Thread: Wooden Thread Profiles
19th Jan 2011, 11:35 AM #1
Wooden Thread Profiles
After reading all the fuss about Moxon/Schwarz twin screw presses/vises, I have succumbed to fashion and decided to make one..
The screws will be 2" diameter 3 tpi, still deciding on what wood to use, I have some english oak, that might be suitable, but walnut with it's crosslinked grain might be less liable to split across the threads...
I'm making the tap first, it's just mild steel but I'm thinking of making provision for an O1 cutting insert.
Now the question. What is the best profile for wooden threads, I see the commercial taps are all 60 degrees, whereas I understand the traditional profile is a 90 degree form, what about square or "acme like" trapezoidal?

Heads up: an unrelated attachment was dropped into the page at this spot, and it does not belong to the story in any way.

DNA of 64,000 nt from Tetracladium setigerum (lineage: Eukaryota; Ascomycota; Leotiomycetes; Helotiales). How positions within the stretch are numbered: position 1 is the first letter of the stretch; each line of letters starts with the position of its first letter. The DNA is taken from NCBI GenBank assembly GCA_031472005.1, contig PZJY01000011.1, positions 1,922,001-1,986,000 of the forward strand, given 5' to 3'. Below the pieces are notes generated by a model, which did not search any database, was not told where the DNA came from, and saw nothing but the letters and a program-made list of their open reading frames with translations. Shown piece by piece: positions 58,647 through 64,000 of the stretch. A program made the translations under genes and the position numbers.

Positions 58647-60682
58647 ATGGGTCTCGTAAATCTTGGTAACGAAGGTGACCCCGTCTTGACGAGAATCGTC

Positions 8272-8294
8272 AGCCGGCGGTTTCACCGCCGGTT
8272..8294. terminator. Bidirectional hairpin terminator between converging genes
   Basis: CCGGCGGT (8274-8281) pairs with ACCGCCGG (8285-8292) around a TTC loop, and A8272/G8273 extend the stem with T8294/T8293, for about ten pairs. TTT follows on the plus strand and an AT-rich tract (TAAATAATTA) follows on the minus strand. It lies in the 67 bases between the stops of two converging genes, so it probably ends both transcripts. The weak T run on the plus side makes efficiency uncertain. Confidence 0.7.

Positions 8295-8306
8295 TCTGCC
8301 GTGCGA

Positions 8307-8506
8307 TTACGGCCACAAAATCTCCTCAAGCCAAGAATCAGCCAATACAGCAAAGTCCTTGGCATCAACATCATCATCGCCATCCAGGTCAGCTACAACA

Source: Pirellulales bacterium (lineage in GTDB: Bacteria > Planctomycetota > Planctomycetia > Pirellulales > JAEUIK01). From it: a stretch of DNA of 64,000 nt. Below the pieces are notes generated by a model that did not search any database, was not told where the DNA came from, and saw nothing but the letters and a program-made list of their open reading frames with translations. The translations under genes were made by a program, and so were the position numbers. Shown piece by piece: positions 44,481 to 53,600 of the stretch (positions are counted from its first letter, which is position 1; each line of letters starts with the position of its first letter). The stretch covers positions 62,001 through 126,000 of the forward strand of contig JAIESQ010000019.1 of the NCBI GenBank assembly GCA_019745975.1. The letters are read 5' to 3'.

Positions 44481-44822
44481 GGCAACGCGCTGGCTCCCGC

The shaker style vises with wooden threads used 90 degrees I believe, but I just watched a Roy Underhill video where he makes a thread box using a 60 degree cutter?
The commerically available Beal threading kits use a 60 degree cutter?
Did they all get it wrong or is 60 degrees just as good as 90? Maybe I'm just easily confused.. (don't answer that)
I searched the archives here and found lots of good information, IanW has a good write up on making a router based thread box. ( Hopefully Ian is still "working from home" and can provide some pointers)
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19th Jan 2011, 02:40 PM #2
Actually, I'm at work - my retirement has been put back a couple of weeks, thanks to the recent upheavals up here. Anyhow, I just sat down with a sandwich & thought I'd browse the forum, so am delighted to address those of your questions I can: